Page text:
Under the current U.S. Copyright Act, copyright subsists in an original work of authorship upon its creation and fixation in a tangible form.  With certain exceptions copyright endures for the life of the author plus 70 years.  There is no renewal of copyright.  At the expiration of the copyright term, the work goes into the public domain for all to use.  Registration of copyright, while not required to perfect copyright, provides public record notice of copyright and is necessary to maintain a lawsuit for copyright infringement in federal court.

DON’T FORGET INTELLECTUAL PROPERTY!

How to Handle Intellectual Property in Estate Planning

 By Andrew J. Zulieve, Esq.

IMAGE FOR MARCH2016BLOGIf you are an author, artist, owner of a business or inventor, protection of your company’s valuable intellectual property rights should be an essential component of its business plan.

 

 

 

 

 

 

 

Certain types of intellectual property, such as business ideas, trade secrets, visual art, literary and musical works, inventions, computer programs, designs of clothing and architecture, are protect-able under applicable federal or state laws for copyright, trademarks, trade secrets and patents. Accordingly, when discussing your estate plan with your attorney, don’t forget to include these valuable assets in that planning process.

The value of these intellectual properties may constitute a significant part of the value of a person’s total estate, so it is crucially important to discuss these issues with an attorney with expertise in intellectual property law, who will work in conjunction
with your estate planner.

Here are a few of the important considerations:

1. Does your will or trust include the transfer of intellectual property interests?

2. Does your life insurance policy include provisions for the value of such interests?

3. Does the executor or trust have authorized power to dispose of or manage these     interests?

http://www.zulievelaw.com

 

Using Popular Music in Advertising

 

By: Andrew J. Zulieve, Esq.

 Recently, an attorney called me to explain the potential legal issues facing her client, which involved using a musical score for advertising purposes.  I represent many artists and composers, so the attorney’s question had considerable relevance to my practice and my clients. The issue before me implicated copyright issues, which never seem to have simple answers. Here are a few brief explanations:

 Brief History of Copyright Law

Copyright law in the U.S. is provided for by federal statute which implicates both the original Copyright Act of 1909 and the new Copyright Act of 1976, which became effective in 1978. In either case, copyright confers on the owner six exclusive rights that can only be transferred [e.g. a license] in writing. Put another way, copyright exists separately and apart from the actual work. For example, buying a record gives ownership of the physical record and the right to listen to it, but does not transfer any of the exclusive copyrights outlined below.

Your Rights

Copyright protects original works of authorship from unauthorized use by others.  Under the existing Copyright Act, the copyright owner has the exclusive rights to do the following: (1) reproduce the work in copies or phonorecords, (2) prepare derivative works based upon the original work, (3) distribute copies or phonorecords of the work to the public by sale or other transfer of ownership, or by rental or leasing, (4) perform the work publicly, in the case of literary, musical, dramatic, and choreographic works, pantomimes, and motion picture and other audio-visual works, (5) display the work publicly, in the case of literary, musical, dramatic, and choreographic works, pantomimes, and pictorial, graphic or sculptural works, including the individual images of a motion picture or other audiovisual works, and (6) in the case of sound recordings, to perform the work publicly by means of a digital audio transmission.  Under the old act, copyright was perfected upon publication of an original work with proper copyright notice.  Under the new act, copyright is perfected upon the creation and fixation of an original work in a tangible form.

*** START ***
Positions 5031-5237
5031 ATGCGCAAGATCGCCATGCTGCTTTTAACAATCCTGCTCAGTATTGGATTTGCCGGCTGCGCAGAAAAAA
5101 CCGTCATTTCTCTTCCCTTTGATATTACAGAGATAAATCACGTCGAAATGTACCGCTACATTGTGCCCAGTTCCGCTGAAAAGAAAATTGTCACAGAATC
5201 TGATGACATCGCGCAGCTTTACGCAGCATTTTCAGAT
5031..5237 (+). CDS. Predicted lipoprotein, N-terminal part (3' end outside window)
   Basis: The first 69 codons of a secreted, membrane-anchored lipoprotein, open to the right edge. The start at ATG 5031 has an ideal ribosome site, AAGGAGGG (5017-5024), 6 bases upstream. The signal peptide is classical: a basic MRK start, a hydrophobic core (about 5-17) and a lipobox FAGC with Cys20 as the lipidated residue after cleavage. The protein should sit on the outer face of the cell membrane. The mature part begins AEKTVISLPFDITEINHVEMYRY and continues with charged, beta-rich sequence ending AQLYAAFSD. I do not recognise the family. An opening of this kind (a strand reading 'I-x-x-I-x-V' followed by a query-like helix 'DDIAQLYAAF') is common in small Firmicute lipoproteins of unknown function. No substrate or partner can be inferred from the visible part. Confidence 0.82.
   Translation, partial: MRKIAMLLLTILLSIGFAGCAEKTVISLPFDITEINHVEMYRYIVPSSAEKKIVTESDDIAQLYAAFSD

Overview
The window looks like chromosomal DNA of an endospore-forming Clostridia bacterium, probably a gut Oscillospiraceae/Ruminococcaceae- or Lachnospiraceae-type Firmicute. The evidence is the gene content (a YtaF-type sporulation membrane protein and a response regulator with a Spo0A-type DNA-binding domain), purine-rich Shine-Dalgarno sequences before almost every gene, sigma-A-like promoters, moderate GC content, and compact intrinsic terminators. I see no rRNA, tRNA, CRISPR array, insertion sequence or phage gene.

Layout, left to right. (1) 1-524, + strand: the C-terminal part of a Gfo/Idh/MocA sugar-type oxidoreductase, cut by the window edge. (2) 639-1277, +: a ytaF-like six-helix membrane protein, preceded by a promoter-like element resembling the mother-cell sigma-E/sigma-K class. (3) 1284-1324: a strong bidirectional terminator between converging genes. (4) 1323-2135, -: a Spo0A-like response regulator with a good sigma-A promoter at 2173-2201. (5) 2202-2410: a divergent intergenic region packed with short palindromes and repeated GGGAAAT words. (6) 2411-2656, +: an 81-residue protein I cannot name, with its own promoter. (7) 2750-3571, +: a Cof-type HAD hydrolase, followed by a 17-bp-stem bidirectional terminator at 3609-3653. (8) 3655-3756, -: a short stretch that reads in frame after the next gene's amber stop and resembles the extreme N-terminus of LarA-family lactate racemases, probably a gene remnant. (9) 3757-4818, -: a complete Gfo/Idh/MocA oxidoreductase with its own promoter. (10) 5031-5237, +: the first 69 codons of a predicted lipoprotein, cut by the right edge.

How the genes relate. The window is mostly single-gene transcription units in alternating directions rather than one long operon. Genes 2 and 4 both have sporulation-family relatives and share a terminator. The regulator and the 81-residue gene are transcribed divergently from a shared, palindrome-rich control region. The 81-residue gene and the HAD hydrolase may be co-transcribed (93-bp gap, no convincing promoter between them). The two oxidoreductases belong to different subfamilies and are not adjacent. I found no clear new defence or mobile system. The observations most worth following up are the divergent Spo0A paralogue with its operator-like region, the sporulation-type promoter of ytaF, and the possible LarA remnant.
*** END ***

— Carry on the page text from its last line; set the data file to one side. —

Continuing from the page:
There are several key factors to consider including:

 (1) Whether the musical score is protected by copyright-

 (2) When will it expire?

 (3) From whom should a license to use the work be obtained?

Determining the expiration date of a copyright can be complicated and, depending on when the work was created, may require reference to both the 1909 and the 1976 Copyright Acts.

 Generally speaking

The creator of an original work of authorship owns copyright in it.  However, copyright in musical compositions and books often may be owned by the music company or book publisher.  In addition, the owner of copyright in musical compositions often hires the services of one or more agencies to license and obtain royalties for the right to perform a copyrighted work, which includes transmission of the work by T.V. broadcasts or via the internet [The American Society of Composers, Authors and Publishers (ASCAP), BMI, and SESAC), or to issue “mechanical licenses” to use a copyrighted work on CDs, records, tapes and certain digital configurations (Henry Fox Agency).  If a business or person desires to use a particular musical composition for either one of these purposes and the work is listed in the agency’s catalogue, then a license must be obtained from that agency.  However, licenses for one or more of the other exclusive copyright interests must be obtained from the actual copyright owner.

 Ultimately, I determined that the musical score remained subject to valid copyright and was listed in the ASCAP catalogue.  The attorney’s client had to obtain a performance license from that agency or risk exposure to a costly federal court copyright infringement action for any unauthorized use of that composition. 

About the Author:

Andrew Zulieve is a business attorney & Intellectual Property Specialist. He grew up in the Washington D.C, area, was a law clerk for Finnegan Henderson, one of the world’s largest intellectual property firms headquartered in Washington, D.C. and was a trademark examining attorney for the United States Trademark Office.

His areas of practice are: complex contracts, construction law matters, trademark & copyright, trade secret, unfair competition and business structuring. From his office Zulieve Law LLC in Midcoast Maine, he serves clients both nationally and internationally. He can be reached at ajzlaw@roadrunner.com